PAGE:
This memorial stone was placed near the entrance in the grave yard of the the St Mark's Anglican Church in Niagara-on-the-Lake. Where his original grave is located is unknown as the burial ground was partially destroyed during the War of 1812 in 1813 and many of the original stones, especially those of the military were lost.

* UEL United Empire Loyalist
* R.N  Royal Navy

find more lost graves at Taphophile Tragics

Sunday, May 6, 2012

Sunday Stamps - liberation

with a theme of Liberation in honour of Cinco de Mayo  (which seems to be creeping into parts of Canada, I notice...) I found only these two examples.

France joined all the countries of Latin America and Caribbean to celebrate the movement towards independence through public demonstrations.
The graphics of the stamp is based on the light beams, symbolizing the winds of freedom blowing in these countries. The bright colors remind of the countries' emblematic flags.

[from website]

saulės mūšiui translates as Battle of the Sun from Lithuanian.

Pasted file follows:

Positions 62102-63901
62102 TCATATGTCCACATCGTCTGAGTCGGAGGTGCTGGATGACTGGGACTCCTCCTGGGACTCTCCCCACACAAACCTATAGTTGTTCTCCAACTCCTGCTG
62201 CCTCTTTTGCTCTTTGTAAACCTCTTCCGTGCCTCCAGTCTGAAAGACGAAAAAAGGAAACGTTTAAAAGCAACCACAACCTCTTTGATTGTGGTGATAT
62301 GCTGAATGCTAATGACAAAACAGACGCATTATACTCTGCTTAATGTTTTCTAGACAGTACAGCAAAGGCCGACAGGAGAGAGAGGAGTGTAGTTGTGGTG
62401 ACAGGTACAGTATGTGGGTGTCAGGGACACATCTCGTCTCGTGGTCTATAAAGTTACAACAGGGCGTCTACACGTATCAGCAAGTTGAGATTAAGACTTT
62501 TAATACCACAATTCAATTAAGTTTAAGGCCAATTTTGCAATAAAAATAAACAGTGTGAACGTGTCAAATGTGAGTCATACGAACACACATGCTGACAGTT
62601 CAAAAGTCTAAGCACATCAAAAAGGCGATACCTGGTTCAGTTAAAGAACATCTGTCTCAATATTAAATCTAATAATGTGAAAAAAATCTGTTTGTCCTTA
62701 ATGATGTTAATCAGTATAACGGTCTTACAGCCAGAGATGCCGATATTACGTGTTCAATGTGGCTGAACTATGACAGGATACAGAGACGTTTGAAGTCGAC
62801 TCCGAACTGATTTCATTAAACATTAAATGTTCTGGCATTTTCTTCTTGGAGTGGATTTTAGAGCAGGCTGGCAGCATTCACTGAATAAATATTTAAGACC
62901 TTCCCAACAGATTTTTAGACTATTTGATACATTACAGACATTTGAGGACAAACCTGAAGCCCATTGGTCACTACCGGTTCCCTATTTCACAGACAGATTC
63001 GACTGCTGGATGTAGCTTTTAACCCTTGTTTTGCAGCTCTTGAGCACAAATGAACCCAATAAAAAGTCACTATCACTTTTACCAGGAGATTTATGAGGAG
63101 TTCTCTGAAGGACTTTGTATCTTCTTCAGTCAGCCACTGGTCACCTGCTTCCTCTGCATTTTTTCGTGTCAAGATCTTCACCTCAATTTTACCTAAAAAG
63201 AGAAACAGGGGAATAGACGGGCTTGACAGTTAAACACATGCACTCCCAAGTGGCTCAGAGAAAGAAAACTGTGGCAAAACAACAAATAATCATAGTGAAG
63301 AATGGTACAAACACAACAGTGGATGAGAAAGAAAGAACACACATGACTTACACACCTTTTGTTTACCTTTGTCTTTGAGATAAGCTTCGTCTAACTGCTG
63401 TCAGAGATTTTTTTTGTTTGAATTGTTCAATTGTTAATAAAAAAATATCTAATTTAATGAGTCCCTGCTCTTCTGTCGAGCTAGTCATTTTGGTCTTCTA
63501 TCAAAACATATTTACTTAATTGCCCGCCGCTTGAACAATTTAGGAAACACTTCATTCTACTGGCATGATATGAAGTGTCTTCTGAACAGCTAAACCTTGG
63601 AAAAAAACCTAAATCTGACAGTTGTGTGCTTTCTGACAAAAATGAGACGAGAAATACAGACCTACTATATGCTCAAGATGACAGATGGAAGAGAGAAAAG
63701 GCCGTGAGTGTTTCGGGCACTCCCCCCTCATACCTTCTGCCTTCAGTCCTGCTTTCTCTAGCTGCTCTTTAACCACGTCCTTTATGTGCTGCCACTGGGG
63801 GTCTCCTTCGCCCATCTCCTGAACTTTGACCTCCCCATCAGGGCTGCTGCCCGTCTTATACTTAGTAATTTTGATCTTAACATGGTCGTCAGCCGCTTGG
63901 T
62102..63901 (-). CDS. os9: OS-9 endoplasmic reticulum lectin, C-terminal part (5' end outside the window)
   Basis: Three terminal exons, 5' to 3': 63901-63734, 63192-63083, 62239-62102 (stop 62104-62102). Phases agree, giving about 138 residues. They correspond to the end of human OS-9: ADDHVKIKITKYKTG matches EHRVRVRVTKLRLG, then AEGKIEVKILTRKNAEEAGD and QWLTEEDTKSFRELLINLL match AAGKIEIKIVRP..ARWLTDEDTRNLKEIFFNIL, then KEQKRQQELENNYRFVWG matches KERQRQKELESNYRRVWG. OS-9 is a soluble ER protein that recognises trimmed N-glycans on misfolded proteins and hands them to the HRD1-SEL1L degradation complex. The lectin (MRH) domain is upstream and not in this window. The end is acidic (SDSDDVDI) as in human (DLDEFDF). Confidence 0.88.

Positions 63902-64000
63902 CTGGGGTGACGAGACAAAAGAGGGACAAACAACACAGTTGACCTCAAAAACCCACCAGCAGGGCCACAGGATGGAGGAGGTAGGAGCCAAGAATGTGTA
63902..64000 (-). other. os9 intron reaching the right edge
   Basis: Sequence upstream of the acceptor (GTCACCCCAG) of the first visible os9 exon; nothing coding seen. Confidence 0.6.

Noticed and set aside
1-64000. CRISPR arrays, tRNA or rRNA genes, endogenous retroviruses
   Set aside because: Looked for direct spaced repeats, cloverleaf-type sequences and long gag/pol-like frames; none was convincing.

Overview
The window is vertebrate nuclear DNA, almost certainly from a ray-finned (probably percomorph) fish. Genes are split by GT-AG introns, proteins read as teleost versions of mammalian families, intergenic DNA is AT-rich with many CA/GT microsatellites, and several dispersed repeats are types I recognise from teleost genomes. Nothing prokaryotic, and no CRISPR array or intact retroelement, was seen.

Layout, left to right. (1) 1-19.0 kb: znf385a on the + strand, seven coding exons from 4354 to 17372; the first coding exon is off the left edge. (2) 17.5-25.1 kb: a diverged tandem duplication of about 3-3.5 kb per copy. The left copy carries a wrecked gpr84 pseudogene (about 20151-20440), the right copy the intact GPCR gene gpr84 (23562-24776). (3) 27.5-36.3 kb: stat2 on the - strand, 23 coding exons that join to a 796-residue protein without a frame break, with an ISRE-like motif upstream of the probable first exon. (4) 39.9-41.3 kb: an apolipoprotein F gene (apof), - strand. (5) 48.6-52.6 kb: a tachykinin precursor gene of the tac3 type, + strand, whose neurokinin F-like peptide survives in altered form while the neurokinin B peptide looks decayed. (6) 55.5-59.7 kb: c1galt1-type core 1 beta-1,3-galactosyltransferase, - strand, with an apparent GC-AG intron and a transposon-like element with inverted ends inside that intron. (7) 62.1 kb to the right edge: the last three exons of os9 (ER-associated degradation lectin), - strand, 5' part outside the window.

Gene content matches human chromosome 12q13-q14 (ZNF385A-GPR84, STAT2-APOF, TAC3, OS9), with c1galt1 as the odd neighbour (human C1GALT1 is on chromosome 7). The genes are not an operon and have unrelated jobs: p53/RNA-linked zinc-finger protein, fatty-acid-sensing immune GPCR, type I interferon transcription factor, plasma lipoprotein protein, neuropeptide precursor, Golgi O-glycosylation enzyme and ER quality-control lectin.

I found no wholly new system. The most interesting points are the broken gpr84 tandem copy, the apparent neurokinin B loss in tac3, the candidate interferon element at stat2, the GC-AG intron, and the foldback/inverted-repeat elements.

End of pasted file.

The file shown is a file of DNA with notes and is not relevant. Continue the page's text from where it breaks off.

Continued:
The Livonian Knights of the Sword, the first Catholic military order in the Baltics and the local (pagan) tribes got into a battle in 1236. Pope Gregory was not happy and issued a papal bull declaring a crusade against Lithuania. The Knights lost badly after a half-hearted battle in a swamp that was advantageous to the locals.  September 22 has been known as Baltic Unity Day for Lithuanians and Latvians since 2000.
(the google translations from lithuanian were atrocious, so this condensed version will have to suffice)

see more battles and celebrations of liberation at Viridian's Postcard blog

Saturday, May 5, 2012

a different corpse

There has been great anticipation all week. The world's largest flower was about to bloom! There are two Amorphophallus Titanum (aka Corpse Flower) or Titan Arum for short, in the Niagara Greenhouse that is now known as Niagara Floral Showhouse. Every day since Monday last week, the staff tried to give an estimate of when it possibly might open.

As in all things natural, it is not as predictable as one might wish. So, with a day off on Wednesday, I headed off down the peninsula to Niagara Falls to have a look because I thought I wouldn't have time to go back until next Monday and by then it might be too late. This thing only blooms for a couple of days once it has opened. It also grows by inches every day and was, as of Wednesday, up to 93.5" - that is 8'!!

Sadly, it was showing no signs of opening when I got there. They started charging an entrance fee in March but it was only $5 and for an extra $5 you got a seasons pass, so I thought that seemed a good deal, and I may just want to go back.....